The Catholic World Report recently offered a special report on the Equestrian Order of the Holy Sepulchre of Jerusalem — an ancient charitable order that has close ties to CNEWA:
Almost a thousand years after its founding, an order of crusader knights remains active in the Holy Land. Its mission is not armed battle but the carrying out of the order’s original ideals: personal holiness, evangelization, defense of the weak and charity towards all. Its members also pledge to support the upkeep of the shrines where Christ was born, prayed, mounted his cross and rose from the dead.
Founded soon after the First Crusade, the pontifical Equestrian Order of the Holy Sepulchre of Jerusalem currently has some 28,000 clerical, religious and lay members across the globe. While the order’s titles, regalia and ceremonies of investiture come with great honor and dignity (and a rigorous nomination process), membership comes with a lifetime pledge of spiritual and worldly support for the Holy Land. As a result, the order offers countless prayers and millions of dollars annually to build, operate, maintain and expand schools, youth centers, hospitals, seminaries, homes for religious, pre- and post-natal clinics, and the only Catholic institution of higher education in Israel, Bethlehem University.
“Our primary aim is personal sanctification,” stresses Cardinal Edwin O’Brien, grand master of the worldwide order. “I am convinced that with this focus on holiness, the charism [to support the people and shrines of the Holy Land] comes into full bloom.” …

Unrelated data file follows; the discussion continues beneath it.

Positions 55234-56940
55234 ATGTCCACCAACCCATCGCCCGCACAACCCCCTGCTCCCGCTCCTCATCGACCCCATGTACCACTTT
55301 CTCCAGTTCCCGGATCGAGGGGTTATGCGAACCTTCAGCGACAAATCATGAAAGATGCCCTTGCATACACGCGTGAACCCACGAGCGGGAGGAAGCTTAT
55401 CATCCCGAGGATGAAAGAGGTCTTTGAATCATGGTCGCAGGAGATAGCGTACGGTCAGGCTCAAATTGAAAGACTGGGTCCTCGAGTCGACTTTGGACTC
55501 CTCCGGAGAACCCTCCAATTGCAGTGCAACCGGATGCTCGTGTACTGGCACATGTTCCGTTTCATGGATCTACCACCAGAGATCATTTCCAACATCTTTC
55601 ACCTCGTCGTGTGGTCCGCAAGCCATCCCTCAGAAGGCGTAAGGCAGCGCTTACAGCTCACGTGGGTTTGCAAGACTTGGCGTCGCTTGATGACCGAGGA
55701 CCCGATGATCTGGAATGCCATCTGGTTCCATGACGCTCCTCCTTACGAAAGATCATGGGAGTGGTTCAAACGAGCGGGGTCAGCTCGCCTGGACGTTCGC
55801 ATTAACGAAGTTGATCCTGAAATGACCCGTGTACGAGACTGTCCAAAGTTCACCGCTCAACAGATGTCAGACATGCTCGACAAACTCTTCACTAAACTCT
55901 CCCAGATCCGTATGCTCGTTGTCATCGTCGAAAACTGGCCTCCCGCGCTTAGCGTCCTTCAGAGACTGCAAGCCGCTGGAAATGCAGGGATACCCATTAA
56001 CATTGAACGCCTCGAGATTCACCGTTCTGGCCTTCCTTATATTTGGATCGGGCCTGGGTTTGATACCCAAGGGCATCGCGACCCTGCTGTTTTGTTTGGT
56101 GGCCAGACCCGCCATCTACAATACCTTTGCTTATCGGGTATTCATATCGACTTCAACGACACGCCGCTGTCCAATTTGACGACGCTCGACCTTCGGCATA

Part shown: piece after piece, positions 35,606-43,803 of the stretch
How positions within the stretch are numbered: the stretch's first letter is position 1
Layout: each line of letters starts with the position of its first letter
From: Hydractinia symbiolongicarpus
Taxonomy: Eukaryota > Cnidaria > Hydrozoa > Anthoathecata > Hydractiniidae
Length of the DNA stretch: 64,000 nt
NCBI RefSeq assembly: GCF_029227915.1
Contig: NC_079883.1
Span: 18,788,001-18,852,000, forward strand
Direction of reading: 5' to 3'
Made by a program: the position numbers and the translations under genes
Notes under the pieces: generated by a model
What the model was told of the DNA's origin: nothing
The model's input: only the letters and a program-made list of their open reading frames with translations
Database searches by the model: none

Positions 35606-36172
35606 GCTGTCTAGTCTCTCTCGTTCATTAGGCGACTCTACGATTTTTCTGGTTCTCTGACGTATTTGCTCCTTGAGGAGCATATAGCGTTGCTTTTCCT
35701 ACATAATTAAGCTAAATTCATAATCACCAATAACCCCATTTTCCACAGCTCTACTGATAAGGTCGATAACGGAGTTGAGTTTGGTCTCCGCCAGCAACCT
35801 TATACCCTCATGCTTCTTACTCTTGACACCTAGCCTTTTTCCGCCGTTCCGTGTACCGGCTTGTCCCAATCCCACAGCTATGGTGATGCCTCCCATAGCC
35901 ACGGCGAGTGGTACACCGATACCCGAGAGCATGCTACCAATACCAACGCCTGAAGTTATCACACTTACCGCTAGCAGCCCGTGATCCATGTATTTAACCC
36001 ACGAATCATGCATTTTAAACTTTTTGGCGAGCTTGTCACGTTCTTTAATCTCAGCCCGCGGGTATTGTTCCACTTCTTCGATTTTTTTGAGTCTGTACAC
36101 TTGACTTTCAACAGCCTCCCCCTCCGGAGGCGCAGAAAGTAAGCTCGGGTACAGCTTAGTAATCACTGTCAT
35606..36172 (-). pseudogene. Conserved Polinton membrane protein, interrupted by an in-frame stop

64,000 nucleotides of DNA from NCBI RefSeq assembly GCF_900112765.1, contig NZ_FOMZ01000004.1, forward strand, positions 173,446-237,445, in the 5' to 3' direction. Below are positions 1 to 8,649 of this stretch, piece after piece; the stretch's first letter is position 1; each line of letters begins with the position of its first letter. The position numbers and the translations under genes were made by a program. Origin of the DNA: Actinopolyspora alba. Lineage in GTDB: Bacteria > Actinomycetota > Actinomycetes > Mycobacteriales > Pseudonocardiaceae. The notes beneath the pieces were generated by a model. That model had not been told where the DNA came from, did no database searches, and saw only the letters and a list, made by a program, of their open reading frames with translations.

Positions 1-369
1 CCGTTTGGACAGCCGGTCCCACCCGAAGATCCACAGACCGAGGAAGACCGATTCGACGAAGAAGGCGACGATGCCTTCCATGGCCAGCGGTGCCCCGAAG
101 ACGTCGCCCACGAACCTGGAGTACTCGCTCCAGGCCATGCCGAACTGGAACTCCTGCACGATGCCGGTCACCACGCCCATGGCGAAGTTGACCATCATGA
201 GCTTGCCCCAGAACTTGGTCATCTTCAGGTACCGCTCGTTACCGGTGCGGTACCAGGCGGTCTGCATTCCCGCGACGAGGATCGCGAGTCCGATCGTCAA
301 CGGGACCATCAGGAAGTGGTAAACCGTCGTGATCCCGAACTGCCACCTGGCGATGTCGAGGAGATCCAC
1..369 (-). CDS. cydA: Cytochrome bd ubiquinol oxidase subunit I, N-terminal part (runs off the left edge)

Michael La Civita is a knight commander in the order’s Eastern United States Lieutenancy. For over two decades he has worked for the Catholic Near East Welfare Association (CNEWA), a North American-based charitable provider that regularly partners with the Equestrian Order of the Holy Sepulchre of Jerusalem. La Civita describes the work done in the Holy Land by the order as “mind boggling.”
In speaking of how the order’s local Lieutenancies partner with CNEWA, La Civita said that “whatever problem there is in the Holy Land, there is a lay person or priest or religious to heal, care and nurture people who absolutely need it.”
La Civita is especially pleased with the sponsorship of American seminarians for two-week pilgrimages to the Holy Land. The future priests pray, study Scripture and learn first-hand about the social and economic hardships of Christians and all people in the Middle East.